Van Gogh painted Sorrowing Old Man (At Eternity’s Gate) while living in the Saint Paul asylum. For most of his adult life, the painter suffered from anxiety and depression, manifesting in the often-romanticized story in which he cuts off his left ear. Shortly after mutilating himself, van Gogh checked into the asylum, where he worked prolifically, creating paintings including his magnum opus, the Starry Night. Based on an earlier lithograph, Sorrowing Old Man (At Eternity’s Gate) was painted during the last two months of his life. Depicting an old man overcome with emotion, head in hands, suffering in the present world but on the brink of an unknown afterlife, the painting captures the melancholy that overcame van Gogh during his last months in the asylum.
Louis Wain, Cat Drawings
Louis Wain will forever be known as the man who drew cats. His Victorian cat drawings, which became increasingly abstract over time, are commonly used in psychology textbooks to show how his downward psychological spiral manifested in his change of artistic style. Though some argue that his schizophrenia cannot be explained through his increasingly abstract feline depictions, a series of four or five of his drawings continue to be used today by scholars. We’ll let you judge for yourself.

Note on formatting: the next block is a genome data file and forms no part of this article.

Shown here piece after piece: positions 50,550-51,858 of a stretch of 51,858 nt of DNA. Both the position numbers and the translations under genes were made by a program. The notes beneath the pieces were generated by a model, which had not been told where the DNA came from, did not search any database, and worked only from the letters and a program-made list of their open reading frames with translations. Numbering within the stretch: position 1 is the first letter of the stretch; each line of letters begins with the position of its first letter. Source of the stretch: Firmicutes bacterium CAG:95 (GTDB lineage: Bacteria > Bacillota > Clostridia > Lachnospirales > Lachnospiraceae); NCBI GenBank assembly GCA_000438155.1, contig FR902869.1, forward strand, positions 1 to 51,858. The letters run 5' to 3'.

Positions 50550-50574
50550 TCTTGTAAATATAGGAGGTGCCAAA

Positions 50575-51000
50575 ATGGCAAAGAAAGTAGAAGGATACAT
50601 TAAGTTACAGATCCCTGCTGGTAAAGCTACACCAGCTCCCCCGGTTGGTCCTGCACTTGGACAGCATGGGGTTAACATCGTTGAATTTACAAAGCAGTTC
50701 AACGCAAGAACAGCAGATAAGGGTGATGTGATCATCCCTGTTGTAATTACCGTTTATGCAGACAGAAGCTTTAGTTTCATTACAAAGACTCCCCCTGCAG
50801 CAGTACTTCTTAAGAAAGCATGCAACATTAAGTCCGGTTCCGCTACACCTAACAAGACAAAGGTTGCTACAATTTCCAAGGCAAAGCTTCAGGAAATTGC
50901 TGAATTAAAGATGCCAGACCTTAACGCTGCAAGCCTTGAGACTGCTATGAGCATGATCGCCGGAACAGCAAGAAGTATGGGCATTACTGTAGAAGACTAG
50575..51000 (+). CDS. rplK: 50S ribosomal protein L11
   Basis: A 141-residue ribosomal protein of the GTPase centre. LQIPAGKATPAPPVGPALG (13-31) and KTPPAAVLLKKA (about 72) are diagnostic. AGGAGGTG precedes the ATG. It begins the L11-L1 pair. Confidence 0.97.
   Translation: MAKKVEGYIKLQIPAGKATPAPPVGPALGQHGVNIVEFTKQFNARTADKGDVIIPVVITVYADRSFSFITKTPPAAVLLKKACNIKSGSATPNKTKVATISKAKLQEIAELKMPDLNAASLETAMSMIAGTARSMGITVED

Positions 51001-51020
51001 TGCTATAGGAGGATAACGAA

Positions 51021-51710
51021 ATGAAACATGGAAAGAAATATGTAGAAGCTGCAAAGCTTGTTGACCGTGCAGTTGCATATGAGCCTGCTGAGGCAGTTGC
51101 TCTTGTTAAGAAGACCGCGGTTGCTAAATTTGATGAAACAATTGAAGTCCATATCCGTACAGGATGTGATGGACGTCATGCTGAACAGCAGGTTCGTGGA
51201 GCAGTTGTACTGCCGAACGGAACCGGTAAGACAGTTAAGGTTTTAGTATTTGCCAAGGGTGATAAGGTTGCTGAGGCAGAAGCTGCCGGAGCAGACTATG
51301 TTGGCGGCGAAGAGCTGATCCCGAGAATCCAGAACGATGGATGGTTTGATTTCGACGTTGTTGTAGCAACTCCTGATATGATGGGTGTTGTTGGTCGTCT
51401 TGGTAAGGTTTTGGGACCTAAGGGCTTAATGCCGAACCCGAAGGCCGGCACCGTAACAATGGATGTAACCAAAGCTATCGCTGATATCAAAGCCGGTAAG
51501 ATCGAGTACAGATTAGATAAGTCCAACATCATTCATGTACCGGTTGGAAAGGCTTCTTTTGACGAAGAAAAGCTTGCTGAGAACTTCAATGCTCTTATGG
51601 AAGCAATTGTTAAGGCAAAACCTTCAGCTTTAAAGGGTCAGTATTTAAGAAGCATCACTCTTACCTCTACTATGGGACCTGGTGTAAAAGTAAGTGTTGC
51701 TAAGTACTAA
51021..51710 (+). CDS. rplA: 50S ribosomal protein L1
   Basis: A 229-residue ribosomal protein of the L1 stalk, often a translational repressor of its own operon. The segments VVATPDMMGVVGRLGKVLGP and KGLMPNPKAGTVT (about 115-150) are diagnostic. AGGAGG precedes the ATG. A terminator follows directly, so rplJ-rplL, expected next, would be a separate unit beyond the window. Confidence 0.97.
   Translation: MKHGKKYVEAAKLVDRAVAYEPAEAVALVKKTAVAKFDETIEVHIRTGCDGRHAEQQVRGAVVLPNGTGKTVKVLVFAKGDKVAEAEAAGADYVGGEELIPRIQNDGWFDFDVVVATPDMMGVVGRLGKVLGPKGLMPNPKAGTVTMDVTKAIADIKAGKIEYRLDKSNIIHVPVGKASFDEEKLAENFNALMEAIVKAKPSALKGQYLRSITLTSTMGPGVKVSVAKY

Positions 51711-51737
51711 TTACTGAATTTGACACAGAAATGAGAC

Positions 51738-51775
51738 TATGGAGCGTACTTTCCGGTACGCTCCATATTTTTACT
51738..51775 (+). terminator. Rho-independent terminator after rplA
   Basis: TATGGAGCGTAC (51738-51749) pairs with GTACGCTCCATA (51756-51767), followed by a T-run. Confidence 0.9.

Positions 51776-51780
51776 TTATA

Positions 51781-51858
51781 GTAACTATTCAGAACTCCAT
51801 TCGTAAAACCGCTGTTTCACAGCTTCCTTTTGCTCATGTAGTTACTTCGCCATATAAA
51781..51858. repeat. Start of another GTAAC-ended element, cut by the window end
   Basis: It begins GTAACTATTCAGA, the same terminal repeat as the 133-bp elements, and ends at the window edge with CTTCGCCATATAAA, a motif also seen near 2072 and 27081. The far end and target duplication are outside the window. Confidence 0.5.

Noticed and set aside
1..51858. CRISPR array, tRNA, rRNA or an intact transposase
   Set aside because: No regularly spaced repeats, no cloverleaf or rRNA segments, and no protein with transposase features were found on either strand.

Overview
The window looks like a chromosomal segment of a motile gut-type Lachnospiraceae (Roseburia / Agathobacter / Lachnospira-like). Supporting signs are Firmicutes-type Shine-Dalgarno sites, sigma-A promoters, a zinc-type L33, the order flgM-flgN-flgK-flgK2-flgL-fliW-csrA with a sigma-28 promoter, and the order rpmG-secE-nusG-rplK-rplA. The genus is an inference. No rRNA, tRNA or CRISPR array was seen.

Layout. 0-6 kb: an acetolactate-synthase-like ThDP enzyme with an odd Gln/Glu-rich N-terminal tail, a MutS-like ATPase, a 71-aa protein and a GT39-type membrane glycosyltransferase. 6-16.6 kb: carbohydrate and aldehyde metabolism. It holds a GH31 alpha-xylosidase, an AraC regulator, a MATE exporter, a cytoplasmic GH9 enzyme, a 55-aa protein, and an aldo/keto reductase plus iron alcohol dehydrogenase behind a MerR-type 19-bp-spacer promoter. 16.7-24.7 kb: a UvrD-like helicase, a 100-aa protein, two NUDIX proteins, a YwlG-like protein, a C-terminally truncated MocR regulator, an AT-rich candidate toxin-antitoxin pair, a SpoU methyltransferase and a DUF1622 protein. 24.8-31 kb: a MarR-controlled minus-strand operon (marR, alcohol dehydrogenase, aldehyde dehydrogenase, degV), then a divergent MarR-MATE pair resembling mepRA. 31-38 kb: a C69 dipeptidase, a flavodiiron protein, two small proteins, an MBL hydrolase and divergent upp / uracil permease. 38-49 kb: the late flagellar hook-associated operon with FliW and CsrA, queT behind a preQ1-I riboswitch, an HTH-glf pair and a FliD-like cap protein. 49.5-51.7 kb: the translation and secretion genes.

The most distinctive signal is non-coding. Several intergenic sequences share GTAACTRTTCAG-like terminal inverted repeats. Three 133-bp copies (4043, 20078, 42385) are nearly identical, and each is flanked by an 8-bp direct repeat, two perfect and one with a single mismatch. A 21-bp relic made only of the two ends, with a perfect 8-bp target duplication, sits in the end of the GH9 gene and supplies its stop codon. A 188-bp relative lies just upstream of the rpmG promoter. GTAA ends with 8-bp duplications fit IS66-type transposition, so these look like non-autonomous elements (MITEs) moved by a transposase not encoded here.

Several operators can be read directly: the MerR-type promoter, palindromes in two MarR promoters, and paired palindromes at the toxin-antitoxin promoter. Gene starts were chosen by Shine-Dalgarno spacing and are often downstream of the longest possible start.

Francisco Goya, Saturn Devouring His Son (1819-1823)
In 1892, 72-year-old Goya purchased an isolated house outside of Madrid and covered the walls with a series of 14 paintings known today as the Black Paintings. On the heels of the Napoleonic Wars, Goya became incredibly disillusioned about humanity and suffered from anxiety, fear, and hysteria after surviving two near-fatal illnesses. Never meant for public display, the Black Paintings are largely thought to be the result of this psychological shift. One the most haunting and disturbing images in the collection, Saturn Devouring His Son depicts Saturn feasting into the white and bloody flesh of a corpse. Though various analyses have been applied to the painting, from the wrath of time to an analogy of Spanish authority, it’s difficult to deny that it also reflects the deterioration of Goya’s mental health during the last years of his life.
Georgia O’Keeffe, Radio City Music Hall Mural (1932)
You might notice that this isn’t a mural — it’s just a contemporary photo of Radio City. There is no painting here because O’Keeffe suffered a mental breakdown during her creation of the Radio City Music Hall mural. Increasingly anxious that she would not be able to complete the commissioned work in time, O’Keeffe suffered a breakdown that left her hospitalized. The mental collapse was so paralyzing that she was unable to paint for two years.
Paul Gauguin, Where Do We Come From? What Are We? Where Are We Going? (1897)
Gauguin had a wife, kids, and a regular job. But, feeling driven to paint full-time, he turned his back on his middle-class life. In an act of a mid-life crisis, Gauguin sailed to Tahiti to escape the chains of European society and flee “everything that is artificial and conventional.” Meant to be read from right to left, Where Do We Come From? What Are We? Where Are We Going? chronicles the cycle of human existence and embodies Gauguin’s struggle to find meaning.